Have students of war neglected its biological foundation? And can the disruption of warfare through AI be better understood through a better understanding of these prehistoric origins?
Dr Mike Martin, a former serviceman in Afghanistan and Visiting Research Fellow at King's College London, explored these ideas while giving the annual Saki-Dockrill lecture and prizegiving at the Department of War Studies on Tuesday 5 February. His work draws on that of researchers in the department. Watch the lecture in full here.
As the “largest most diverse most eclectic collection of conflict scholars in the world”, Dr Martin called on researchers at War Studies to consider incorporating biology and psychology into the discipline, to produce fresh insights in a similar manner to the use of behavioural psychology in economics.
Questions of evolutionary biology can help us to rethink the core problem of 'why we fight'. Although it may seem counterintuitive when put in these terms – since humans’ urge to survive is what drives evolution – Dr Martin argues that the need for belonging to the group overrides individual survival instinct.
Since childbirth typically consumes 25 seconds of a man’s time, compared with a year of a woman’s life, men must compete for the natural scarcity of sexual partners (the "rarer sex"), both directly and through status-seeking activity. The search for belonging and social status therefore leads to conflict at all levels of society, up to global warfare.
While ideology & religion are often used as core frameworks for understanding and justifying war it is in fact arguable that they prevent violence and wars, giving men reasons not to fight, contrary to their natural inclinations (backed up by various data, e.g. the fact that 95% of murders are carried out by men).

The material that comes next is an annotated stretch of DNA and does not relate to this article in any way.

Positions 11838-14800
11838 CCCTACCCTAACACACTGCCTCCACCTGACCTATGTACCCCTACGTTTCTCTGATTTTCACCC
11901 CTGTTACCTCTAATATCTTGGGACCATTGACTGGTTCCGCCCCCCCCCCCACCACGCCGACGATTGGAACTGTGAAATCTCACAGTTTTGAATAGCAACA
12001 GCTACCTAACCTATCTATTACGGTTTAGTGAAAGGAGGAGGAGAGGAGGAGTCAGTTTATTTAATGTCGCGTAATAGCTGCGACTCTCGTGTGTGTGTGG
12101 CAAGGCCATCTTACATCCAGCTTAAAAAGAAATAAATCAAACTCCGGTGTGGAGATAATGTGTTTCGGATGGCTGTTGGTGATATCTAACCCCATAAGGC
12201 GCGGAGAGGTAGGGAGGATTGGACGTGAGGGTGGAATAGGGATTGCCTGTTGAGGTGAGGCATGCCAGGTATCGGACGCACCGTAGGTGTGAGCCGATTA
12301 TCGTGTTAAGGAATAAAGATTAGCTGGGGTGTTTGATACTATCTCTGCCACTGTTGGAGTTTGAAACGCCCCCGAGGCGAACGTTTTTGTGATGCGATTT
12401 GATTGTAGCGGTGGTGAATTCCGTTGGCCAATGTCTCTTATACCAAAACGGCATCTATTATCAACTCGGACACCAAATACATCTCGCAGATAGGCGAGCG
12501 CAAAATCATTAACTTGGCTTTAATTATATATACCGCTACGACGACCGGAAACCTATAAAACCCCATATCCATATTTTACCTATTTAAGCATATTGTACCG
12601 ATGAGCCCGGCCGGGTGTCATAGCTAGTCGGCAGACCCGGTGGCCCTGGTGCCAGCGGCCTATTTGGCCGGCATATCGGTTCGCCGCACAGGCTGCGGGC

This biological foundation may change with the dawn of Artificial Intelligence. In warfare, academics like Ken Payne have argued that “the strategy of a pub fight is same as that involved in a multinational coalition”- in effect, strategy is two brains competing with each other, with a single commander on each side.
AI will upend this Clausewitzian essential structure of war. Weapons systems are already replacing individual-level combat and increasing AI decisions being made in war, and this will happen more and more. War will not look the same and the nature of strategy will change. But so long as humans are the principal warmakers our understanding of conflict will benefit from insights into human behaviour.
Dr Martin concluded by saying that for war studies researchers who do start to use biological and psychological insights to deepen their inquiries “the greatest prize is unseen."
List of Saki-Dockrill prizewinners in full:
James Maccoll - Sir Michael Howard Award for Best Graduating Student in BA War Studies
Tomass Pildegovics & Fanny Falkenberg - Professor Jack Spence Award for Best Graduating Student in BA International Relations
Lincoln Pigman - Saki Dockrill Award for Best Undergraduate Dissertation
Thomas Hume Mcchenroe, Ma Intelligence And International Security - Sir Lawrence Freedman Award for Best Masters Student
Thomas Hume Mcenchroe, Ma Intelligence And International Security, Barrie Paskins Award for Best MA Dissertation
Vanessa Ugolini, Ma Intelligence And International Security, Barrie Paskins Award For Best MA Dissertation
William Angus Bisset, Directors’ Award for Best MA International Peace and Security
Matthew James Walters, Directors’ Award for Best MA International Peace and Security